Zelzalahs (Earthquakes) and the Moral (and Amoral) Choices We Make

It is all over the news. What we cannot ignore, overlook, or fail to speak about is the plight of thousands of people right now in Turkey and Syria due to the devastating earthquakes that have killed thousands of people, injured thousands more, and left hundreds of thousands of people homeless. What comes to mind is what God reminds us of in the Qur’an:


…We try you with evil and with good, as a test, and unto Us shall you be returned. (Q 21:35)


It is the very logic of our existence that, as God reminds us, we are constantly tested by evil and tested by good. We are constantly tested by what is ugly but also by what is beautiful. We are tested both in health and in sickness. It is in the very fabric of the lives we lead. We are also reminded that, when all is said and done, “you will return to Us.” The very nature of these tests in health and sickness, in well-being and harm, is “so that you will remember” (Q 24:1; 51:49). These tests are signs so that perhaps we will remember that when all is said and done, we will return to the Origin of everything, the Lord of everything, the Maker of everything.


I want to address a serious theological point. It is a point that, unfortunately, so many Muslims are either oblivious about or get completely wrong. I read in the news that a rather well-known figure, an ayatollah, Muqtada al-Sadr, recently said that the earthquake and its victims were a punishment from God. In his opinion, it is a punishment because Muslims failed to do enough about the insults to the Qur'an in Sweden. This view, however, is simply and utterly wrong. It is true that devastating natural disasters, like earthquakes, could occur on God's command to destroy a people whom God wants destroyed. But it is an act of utter arrogance to say that this is such an example. Like the movement of wind, like volcanic eruptions, like so many natural phenomena in our world, earthquakes occur on Earth, but they also occur on every planet that God has created. Volcanoes are not limited to Earth. Like the laws of solar existence and the laws of creation itself, they are woven into the logic of existence. They occur on Earth and in places where no human being, or anything at all, lives. Earth itself, like so much of existence, is a living organism.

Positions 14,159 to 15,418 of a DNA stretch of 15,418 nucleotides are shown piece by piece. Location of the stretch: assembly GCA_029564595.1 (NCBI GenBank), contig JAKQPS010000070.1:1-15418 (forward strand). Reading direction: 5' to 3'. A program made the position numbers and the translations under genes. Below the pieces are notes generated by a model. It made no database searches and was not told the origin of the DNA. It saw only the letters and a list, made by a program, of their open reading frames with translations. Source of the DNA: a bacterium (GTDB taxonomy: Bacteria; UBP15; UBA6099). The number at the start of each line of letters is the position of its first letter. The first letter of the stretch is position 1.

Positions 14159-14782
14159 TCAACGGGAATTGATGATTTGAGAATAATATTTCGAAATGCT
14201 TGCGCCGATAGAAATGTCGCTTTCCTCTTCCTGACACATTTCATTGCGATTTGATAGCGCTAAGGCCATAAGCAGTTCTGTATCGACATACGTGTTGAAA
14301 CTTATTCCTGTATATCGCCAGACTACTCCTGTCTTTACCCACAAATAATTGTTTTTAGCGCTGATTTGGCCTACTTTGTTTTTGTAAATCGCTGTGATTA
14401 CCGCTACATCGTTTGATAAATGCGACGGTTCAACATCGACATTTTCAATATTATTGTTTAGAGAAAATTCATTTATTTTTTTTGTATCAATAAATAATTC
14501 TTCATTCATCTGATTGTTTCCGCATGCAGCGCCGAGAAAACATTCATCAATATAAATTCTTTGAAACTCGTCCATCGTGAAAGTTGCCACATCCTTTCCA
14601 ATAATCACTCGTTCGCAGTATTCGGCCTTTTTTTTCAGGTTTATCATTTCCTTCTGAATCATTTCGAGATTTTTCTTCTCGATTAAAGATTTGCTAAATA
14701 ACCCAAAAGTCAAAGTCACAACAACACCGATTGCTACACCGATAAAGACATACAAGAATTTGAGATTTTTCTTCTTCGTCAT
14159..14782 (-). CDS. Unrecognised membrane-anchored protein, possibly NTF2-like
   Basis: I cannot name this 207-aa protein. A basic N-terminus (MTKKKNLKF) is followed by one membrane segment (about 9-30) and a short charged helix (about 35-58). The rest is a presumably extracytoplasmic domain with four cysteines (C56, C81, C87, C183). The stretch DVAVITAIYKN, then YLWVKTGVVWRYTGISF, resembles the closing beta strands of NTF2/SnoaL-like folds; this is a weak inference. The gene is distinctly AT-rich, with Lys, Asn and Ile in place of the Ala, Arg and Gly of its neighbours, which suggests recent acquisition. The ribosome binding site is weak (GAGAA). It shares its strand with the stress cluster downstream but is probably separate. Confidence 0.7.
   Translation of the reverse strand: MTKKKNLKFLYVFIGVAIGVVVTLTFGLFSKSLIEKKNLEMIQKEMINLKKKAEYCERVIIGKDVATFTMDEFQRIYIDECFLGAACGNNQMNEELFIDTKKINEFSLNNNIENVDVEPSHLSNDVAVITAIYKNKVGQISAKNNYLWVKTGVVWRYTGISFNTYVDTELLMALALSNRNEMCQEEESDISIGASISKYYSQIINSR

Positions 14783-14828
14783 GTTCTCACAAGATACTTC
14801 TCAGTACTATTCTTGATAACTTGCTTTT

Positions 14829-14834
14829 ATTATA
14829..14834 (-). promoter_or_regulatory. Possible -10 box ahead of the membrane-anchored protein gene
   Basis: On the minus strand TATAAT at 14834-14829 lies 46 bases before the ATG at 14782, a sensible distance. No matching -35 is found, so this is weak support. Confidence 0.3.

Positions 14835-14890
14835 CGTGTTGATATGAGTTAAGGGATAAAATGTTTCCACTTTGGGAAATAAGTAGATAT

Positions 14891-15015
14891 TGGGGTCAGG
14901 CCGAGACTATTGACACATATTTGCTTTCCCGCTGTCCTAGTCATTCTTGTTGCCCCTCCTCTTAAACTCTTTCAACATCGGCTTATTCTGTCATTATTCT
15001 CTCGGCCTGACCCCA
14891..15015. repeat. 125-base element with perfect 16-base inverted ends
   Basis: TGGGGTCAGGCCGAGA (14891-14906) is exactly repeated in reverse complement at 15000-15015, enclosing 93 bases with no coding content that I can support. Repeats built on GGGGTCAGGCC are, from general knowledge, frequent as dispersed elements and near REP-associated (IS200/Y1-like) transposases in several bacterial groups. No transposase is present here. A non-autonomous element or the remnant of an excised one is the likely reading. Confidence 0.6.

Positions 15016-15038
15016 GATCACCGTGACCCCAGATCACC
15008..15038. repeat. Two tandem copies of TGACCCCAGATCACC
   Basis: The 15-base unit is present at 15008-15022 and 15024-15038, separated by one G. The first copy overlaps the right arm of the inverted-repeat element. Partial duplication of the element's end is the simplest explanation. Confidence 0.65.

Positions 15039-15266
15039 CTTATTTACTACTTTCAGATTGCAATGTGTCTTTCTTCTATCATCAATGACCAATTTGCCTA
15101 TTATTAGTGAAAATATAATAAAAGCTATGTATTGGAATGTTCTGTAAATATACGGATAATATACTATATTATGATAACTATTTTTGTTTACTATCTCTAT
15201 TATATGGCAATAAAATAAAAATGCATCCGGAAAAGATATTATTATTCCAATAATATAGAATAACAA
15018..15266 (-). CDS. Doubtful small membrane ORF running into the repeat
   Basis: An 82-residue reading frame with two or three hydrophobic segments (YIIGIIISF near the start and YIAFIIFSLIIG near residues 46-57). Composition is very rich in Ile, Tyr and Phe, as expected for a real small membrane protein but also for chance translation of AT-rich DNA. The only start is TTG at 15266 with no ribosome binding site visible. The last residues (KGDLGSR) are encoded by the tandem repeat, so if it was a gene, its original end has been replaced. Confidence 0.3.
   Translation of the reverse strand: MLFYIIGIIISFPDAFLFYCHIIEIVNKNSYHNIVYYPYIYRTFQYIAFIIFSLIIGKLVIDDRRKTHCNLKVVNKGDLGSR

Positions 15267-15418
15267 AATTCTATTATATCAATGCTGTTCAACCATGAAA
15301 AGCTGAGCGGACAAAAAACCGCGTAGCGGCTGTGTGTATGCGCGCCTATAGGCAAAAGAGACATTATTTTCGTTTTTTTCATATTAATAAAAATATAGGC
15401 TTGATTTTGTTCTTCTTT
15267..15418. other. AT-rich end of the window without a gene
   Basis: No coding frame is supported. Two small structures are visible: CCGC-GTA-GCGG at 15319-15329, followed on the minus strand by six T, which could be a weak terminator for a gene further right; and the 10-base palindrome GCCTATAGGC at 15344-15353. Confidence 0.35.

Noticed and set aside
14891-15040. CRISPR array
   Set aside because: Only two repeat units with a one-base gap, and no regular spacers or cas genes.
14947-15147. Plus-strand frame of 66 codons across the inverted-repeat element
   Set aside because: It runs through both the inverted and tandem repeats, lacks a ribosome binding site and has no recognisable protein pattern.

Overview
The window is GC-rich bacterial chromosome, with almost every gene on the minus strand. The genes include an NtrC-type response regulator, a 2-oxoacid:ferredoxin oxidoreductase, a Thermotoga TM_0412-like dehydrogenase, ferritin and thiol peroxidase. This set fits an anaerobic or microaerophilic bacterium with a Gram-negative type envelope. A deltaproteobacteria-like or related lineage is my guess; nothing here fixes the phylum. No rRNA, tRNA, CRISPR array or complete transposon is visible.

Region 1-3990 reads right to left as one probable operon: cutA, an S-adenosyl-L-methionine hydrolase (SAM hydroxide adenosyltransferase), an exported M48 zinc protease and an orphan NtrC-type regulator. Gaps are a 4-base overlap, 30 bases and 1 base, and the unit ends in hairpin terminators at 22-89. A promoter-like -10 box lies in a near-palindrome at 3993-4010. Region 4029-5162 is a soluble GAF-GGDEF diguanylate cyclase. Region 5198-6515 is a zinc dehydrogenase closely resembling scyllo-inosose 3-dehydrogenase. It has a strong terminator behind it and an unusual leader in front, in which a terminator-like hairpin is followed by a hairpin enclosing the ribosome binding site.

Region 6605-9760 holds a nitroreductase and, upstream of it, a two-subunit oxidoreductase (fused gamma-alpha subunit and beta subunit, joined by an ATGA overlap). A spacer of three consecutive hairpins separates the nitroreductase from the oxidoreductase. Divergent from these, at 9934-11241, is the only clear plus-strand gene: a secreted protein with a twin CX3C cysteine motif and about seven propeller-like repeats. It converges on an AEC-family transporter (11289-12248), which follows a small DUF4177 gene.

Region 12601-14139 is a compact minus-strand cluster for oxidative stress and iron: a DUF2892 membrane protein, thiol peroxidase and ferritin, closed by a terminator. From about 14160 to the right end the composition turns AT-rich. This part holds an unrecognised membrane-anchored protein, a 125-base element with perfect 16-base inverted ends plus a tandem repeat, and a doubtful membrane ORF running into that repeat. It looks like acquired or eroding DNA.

Yes, the earth is an example of life without consciousness, but it is nevertheless living and there are laws that regulate the functioning of this living organism, very much like the laws that regulate the functioning of the living human being. A living human being constantly undergoes biological processes that terminate the life of living organisms that live in and on the surface of human beings. Every time we scratch our bodies, there are microscopic, unseeable organisms that perish with this scratch. For us, they are of little concern, because we do not have the consciousness vis-a-vis these living organisms. Our consciousness functions at a different level, and so our consciousness does not respond to what bacteria does on our body. It does not respond to the life and death of billions upon billions of bacteria that cover every part of our bodies. We are only aware of the existence of this bacteria in harm, when, for some reason, they cause our nervous systems to complain of pain and inform our brains that something is wrong. 


Similarly, the Earth goes about its business oblivious to those who exist on its surface. Earthquakes and volcanic eruptions are the natural phenomena of a living organism. They occur where they occur due to purely physical laws that are encoded into its creation. The Earth itself is hardly conscious of what the earthquake does to thousands of people living on its surface.